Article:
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What Is Leadership? A Definition for the Workplace

16 October 2023
A kid shouting with a megaphone to two kids covering their ears.

It would not be the most controversial of statements to claim that most, if not all successful businesses attribute some of their success to strong leadership, albeit many of the best leaders are quick to highlight the contributions of the teams that they lead.

Yet some sobering statistics, recently highlight why this topic remains so important and is worthy of the 3 minutes you have kindly invested in to read this. Here are just a few that caught our attention:

  • 79% of people surveyed claimed that they would quit due to a lack of appreciation.
  • Only 48% of people surveyed claimed that they had experienced or perceived their Organisation’s leadership to be of high quality.
  • While 83% of the Organisations surveyed said that they believed it was important to develop leaders at all levels, only 5% of them had implemented leadership development at all levels of the Organisation.

We could go on but we are assuming by now that you have the gist. Talking about and recognising the importance of leadership is the easy part…implementing strategies to improve leadership and inspire people, evidently not so much.

Before we go on, let’s get the semantics out of the way and briefly clarify the distinction between leadership and management.

What Is Leadership?

Leadership, at its core, is about setting a vision and inspiring people to work towards it. A leader is someone who guides and motivates individuals, teams, or an entire organisation toward a common goal. They will emphasise the 'why' behind the vision, instilling a sense of purpose and direction that aligns with the values and ethics of the workplace.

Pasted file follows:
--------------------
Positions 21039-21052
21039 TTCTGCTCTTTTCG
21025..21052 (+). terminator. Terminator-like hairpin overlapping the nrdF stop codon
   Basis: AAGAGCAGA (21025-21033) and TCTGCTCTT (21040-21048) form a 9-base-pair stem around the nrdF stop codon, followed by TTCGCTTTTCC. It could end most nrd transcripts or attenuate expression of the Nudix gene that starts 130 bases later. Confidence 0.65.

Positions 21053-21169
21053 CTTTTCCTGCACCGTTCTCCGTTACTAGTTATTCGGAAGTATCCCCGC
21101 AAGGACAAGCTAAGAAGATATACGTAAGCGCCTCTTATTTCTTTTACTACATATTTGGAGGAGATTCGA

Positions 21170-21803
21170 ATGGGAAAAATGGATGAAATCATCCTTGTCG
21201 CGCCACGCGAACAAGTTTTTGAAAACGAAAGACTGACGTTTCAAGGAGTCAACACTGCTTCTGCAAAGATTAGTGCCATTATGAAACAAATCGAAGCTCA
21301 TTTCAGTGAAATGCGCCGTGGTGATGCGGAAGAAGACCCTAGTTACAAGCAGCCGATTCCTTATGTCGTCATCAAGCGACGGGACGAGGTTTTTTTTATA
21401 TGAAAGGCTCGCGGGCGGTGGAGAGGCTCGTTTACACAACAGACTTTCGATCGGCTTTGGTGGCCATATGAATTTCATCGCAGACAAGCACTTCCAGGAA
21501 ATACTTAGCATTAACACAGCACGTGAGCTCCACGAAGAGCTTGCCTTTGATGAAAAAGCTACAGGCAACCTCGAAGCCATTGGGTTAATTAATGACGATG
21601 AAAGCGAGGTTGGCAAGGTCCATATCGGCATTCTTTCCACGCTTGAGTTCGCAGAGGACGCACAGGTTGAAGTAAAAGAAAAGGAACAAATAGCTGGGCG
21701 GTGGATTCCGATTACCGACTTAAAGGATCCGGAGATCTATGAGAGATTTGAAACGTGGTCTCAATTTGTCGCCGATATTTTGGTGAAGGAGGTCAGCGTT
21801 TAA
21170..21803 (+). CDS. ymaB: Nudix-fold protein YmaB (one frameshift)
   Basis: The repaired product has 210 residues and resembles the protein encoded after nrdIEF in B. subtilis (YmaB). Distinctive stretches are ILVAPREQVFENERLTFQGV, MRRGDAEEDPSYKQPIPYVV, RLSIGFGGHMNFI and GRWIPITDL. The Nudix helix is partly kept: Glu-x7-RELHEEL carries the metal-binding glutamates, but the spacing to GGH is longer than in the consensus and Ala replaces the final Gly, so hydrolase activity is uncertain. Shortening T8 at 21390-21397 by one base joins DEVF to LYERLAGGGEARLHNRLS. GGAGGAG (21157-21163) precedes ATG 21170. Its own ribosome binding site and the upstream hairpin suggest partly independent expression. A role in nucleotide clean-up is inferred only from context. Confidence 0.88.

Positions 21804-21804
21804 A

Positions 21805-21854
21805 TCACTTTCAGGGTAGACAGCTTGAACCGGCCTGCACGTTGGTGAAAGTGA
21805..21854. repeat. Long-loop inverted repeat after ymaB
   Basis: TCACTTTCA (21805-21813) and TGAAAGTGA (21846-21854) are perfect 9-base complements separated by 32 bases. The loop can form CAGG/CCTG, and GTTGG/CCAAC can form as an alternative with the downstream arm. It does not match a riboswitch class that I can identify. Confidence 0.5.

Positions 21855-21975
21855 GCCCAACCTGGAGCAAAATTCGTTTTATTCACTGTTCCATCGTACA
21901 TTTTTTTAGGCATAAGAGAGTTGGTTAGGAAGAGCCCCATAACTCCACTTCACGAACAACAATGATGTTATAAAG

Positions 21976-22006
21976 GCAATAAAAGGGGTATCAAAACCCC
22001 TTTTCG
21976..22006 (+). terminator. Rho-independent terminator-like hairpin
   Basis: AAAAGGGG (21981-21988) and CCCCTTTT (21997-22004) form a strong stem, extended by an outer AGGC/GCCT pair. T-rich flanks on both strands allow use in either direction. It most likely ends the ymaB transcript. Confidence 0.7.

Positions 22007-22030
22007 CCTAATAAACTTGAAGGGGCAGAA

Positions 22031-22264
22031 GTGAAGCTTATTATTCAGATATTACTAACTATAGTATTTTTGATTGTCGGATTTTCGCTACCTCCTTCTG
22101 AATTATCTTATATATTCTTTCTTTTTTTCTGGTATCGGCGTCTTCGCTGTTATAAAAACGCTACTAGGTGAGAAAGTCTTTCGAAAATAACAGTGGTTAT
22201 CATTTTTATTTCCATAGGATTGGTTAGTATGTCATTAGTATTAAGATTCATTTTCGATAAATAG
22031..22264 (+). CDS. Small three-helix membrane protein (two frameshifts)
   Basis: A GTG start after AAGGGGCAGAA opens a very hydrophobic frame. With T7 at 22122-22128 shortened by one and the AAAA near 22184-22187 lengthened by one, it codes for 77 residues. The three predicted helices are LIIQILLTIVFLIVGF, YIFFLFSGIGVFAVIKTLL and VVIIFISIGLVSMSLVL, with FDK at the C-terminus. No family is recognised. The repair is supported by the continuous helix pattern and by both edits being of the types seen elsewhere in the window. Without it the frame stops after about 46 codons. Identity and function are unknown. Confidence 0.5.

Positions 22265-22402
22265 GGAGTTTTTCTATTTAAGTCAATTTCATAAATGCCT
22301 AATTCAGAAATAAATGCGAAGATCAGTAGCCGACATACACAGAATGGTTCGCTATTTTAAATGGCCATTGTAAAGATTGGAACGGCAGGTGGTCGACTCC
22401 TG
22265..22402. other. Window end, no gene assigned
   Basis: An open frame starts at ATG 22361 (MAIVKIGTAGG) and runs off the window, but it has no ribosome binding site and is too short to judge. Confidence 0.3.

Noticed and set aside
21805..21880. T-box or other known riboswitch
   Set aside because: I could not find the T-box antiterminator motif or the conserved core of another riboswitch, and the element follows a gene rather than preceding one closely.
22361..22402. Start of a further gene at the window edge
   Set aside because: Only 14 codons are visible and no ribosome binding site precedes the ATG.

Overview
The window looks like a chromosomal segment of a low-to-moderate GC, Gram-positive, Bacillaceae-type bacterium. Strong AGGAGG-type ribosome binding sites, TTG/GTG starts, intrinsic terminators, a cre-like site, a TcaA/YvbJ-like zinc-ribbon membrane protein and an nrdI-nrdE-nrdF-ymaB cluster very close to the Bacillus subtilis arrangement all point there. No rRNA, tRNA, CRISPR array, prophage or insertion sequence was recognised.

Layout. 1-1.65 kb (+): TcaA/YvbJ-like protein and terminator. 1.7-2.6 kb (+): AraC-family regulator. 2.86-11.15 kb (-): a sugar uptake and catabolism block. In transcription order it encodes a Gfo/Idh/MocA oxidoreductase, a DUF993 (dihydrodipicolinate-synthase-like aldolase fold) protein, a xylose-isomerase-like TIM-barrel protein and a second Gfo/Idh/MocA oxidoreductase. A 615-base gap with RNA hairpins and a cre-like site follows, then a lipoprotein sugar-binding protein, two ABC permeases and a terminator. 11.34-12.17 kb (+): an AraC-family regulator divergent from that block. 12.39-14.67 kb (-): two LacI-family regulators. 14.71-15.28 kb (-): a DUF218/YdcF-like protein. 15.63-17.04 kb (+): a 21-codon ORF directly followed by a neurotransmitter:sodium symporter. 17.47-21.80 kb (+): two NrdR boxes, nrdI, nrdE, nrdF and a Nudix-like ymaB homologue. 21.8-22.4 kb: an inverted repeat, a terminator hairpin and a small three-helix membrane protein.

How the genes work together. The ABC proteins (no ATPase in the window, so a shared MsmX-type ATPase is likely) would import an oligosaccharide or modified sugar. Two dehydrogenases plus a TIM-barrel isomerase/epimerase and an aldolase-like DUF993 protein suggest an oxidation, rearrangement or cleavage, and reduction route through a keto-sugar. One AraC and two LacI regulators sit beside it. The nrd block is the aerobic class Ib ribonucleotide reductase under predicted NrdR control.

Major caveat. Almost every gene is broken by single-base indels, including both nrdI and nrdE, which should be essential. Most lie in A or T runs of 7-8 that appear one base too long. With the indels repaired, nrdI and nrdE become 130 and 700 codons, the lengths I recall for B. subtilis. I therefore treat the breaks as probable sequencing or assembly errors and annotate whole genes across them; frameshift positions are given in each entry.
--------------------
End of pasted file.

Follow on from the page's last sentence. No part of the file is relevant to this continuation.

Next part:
A manager is responsible for planning, coordinating, and executing specific strategies to ensure that the daily operations of the business run smoothly. Managers are concerned with the 'how' of achieving objectives, focusing on the tactical aspects of the organisation.

What Is the Difference Between Leadership and Management?

For a business or an organisation to thrive, a harmonious integration of leadership and management is indispensable. Think of planning a road trip to somewhere you have never been before as an example.

Leadership provides the vision and inspiration, setting the stage for the journey. Management, in turn, lays out the roadmap and navigates the practical path to achieve the desired destination. The route you take may change according to circumstances but ultimately the end destination will not.

What Are the Different Types of Leadership and Which Is the Best Style to Adopt?

Different leadership styles will vary in terms of decision-making, empowerment and the level of responsibility given to employees, before even taking into account the culture of the organisation. There is no one-size-fits-all approach, meaning that leaders must adapt not only to the people that they are leading but also to the context behind this.

At a high level, leadership can be broken down into four styles:

  • Autocratic – Decisions are made from the top down with little room for autonomy.
  • Participative – People at all levels are encouraged to engage in decision-making and problem-solving. There is a high level of autonomy but guidance or support will be offered when required.
  • Laissez–faire – With an even higher level of autonomy than the participative style, people are given even greater levels of freedom and are trusted to do the job that they are paid to do with little or no interference.
  • Transformational – People are inspired to actively innovate and design new ways for the organisation to grow and develop.